The model number and date code are on a sticker on the back, front or side of the dehumidifier.
If you have one of these dehumidifiers, immediately unplug and stop using it and contact Gree for a full refund. You may call toll-free at (866) 853-2802 from 8 a.m. to 6 p.m. Eastern Time Monday through Friday or go to www.greeusa.com and click on “Recall” for more information.”
In November of 2016, ABC News also reported that, “Midea announced a recall of 3.4 million units – for similar reports of smoke and fire -- sold under these brands: Airworks, Alen, Arcticaire, Arctic King, Beaumark, Coolworks, ComfortAire, Comfort Star, Continental Electic, Crosley, Daewoo, Danby, Danby & Designer, Dayton, Degree, Diplomat, Edgestar, Excell, Fellini, Forest Air, Frigidaire, GE, Grunaire, Hanover, Honeywell, Homestyles, Hyundai, Ideal Air, Kenmore (Canada), Keystone, Kul, Midea, Nantucket, Ocean Breeze, Pelonis, Perfect Aire, Perfect Home, Polar Wind, Premiere, Professional Series, Royal Sovereign, Simplicity, Sunbeam, SPT, Sylvania, TGM, Touch Point, Trutemp, Uberhaus, Westpointe, Winix, and Winixl.”
Be sure to check if your dehumidifier is one of the recalled units.
Cleaning Your Refrigerator/Freezer
"When you wipe out the refrigerator, always use a cloth or sponge moistened with white vinegar. It leaves a clean, fresh scent and helps prevent mildew.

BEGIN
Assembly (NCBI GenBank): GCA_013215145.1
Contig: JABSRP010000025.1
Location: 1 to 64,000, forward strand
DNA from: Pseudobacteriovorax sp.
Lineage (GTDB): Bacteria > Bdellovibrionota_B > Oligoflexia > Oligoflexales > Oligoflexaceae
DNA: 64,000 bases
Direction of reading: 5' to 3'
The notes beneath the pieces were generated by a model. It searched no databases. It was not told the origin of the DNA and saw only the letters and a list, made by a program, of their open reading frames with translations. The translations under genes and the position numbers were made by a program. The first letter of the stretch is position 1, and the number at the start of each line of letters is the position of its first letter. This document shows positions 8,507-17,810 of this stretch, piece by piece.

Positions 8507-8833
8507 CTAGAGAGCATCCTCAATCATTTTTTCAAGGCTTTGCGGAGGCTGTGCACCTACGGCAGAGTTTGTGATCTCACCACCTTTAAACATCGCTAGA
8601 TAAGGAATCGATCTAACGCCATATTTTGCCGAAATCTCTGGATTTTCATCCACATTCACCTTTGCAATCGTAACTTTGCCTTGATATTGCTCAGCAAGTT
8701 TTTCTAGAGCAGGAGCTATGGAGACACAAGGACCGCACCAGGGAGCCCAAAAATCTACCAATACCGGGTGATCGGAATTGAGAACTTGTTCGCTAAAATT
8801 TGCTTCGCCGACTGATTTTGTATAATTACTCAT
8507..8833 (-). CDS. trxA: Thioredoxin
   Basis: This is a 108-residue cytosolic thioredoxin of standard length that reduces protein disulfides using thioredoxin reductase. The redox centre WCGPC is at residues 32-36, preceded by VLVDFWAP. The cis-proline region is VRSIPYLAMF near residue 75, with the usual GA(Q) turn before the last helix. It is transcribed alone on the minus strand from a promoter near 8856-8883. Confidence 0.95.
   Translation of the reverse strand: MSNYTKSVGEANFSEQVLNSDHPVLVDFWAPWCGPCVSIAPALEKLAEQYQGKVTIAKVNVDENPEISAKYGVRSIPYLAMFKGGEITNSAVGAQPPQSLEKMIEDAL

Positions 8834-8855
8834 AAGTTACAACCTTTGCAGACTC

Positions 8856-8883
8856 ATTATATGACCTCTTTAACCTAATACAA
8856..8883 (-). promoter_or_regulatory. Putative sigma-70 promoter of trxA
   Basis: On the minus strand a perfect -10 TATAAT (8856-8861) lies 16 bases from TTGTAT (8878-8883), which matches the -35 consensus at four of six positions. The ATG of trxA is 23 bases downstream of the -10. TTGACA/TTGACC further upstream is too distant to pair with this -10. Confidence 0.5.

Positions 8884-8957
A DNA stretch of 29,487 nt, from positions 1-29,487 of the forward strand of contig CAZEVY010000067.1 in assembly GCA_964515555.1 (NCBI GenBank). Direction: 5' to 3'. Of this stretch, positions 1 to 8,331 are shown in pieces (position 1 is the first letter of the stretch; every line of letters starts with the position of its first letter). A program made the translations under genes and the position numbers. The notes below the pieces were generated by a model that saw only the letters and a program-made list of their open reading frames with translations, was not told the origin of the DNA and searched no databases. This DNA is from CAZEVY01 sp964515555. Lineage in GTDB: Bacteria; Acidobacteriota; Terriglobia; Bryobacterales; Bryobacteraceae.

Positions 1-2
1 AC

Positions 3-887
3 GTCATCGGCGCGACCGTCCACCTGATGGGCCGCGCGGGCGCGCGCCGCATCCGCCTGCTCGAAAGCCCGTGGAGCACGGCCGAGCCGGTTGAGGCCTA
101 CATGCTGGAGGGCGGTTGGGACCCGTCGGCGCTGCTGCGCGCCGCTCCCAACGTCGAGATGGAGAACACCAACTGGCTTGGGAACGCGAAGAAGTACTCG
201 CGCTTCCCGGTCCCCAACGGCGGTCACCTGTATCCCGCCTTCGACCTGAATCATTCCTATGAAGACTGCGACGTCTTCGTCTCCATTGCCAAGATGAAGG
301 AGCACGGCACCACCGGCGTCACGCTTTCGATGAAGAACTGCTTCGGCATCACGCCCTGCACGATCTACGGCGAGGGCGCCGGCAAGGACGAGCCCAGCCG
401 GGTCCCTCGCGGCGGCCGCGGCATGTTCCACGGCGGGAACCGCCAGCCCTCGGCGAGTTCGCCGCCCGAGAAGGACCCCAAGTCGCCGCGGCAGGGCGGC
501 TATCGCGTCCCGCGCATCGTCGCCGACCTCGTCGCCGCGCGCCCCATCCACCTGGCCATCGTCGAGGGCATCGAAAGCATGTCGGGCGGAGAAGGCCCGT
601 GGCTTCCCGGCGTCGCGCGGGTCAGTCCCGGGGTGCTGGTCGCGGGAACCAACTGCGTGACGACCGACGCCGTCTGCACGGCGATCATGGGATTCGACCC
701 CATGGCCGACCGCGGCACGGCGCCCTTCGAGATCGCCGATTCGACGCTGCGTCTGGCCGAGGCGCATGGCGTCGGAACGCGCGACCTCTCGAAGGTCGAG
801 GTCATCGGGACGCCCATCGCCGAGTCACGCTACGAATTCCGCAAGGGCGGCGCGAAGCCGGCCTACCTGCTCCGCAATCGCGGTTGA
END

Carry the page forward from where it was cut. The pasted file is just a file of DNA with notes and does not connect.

A dab of vanilla, lemon or orange extract on a small pad of cotton will keep the refrigerator fresh-smelling without a perfume odor.
Many common refrigerator odors may be removed by placing a small tub filled with charcoal in the middle rack in the refrigerator. I use the charcoal made for fish tanks.
If you are shutting off a refrigerator, be sure to prop the door open a crack for air circulation and put a container of fresh coffee grounds inside to ward off unpleasant odors.. For strong odor removal, a container or nylon stocking with coffee grounds in it works wonders.
For cleaning ease, wipe the inside of the refrigerator, including shelves, with a cloth dipped in glycerin, available in the hand cream section at the drugstore. This light coating will keep spills from sticking. Even milk or sticky substances will wipe right out.
Try using the glycerin in freezers, too. That way spills, even though frozen, wipe right out.
Wash out the freezer with a solution of 1 gallon warm water and 1/4 cup borax to clean and deodorize. Rinse and dry."
Source: "Talking Dirty with the Queen of Clean" by Linda Cobb
Flooded Basement after Heavy Rain?
The spring and summer rainy season is upon us and you may find yourself with water in your basement.
The first question many homeowners ask is “Will my homeowner’s insurance cover the cost of this mess being cleaned up and dried out by SERVPRO?” Only your insurance agent and/or adjustor can say for certain whether a claim will be covered. But here are some guidelines to consider in such situations.
The source of the water is a major factor. The most common sources of water in your basement following heavy rains include the following:
- Water leaks in from the outside through a basement window or other opening
- Water overflows from your sump pump crock as the result of a failed sump pump
- Water seeps up from cracks in your concrete floor or foundation as the result of a failed sump pump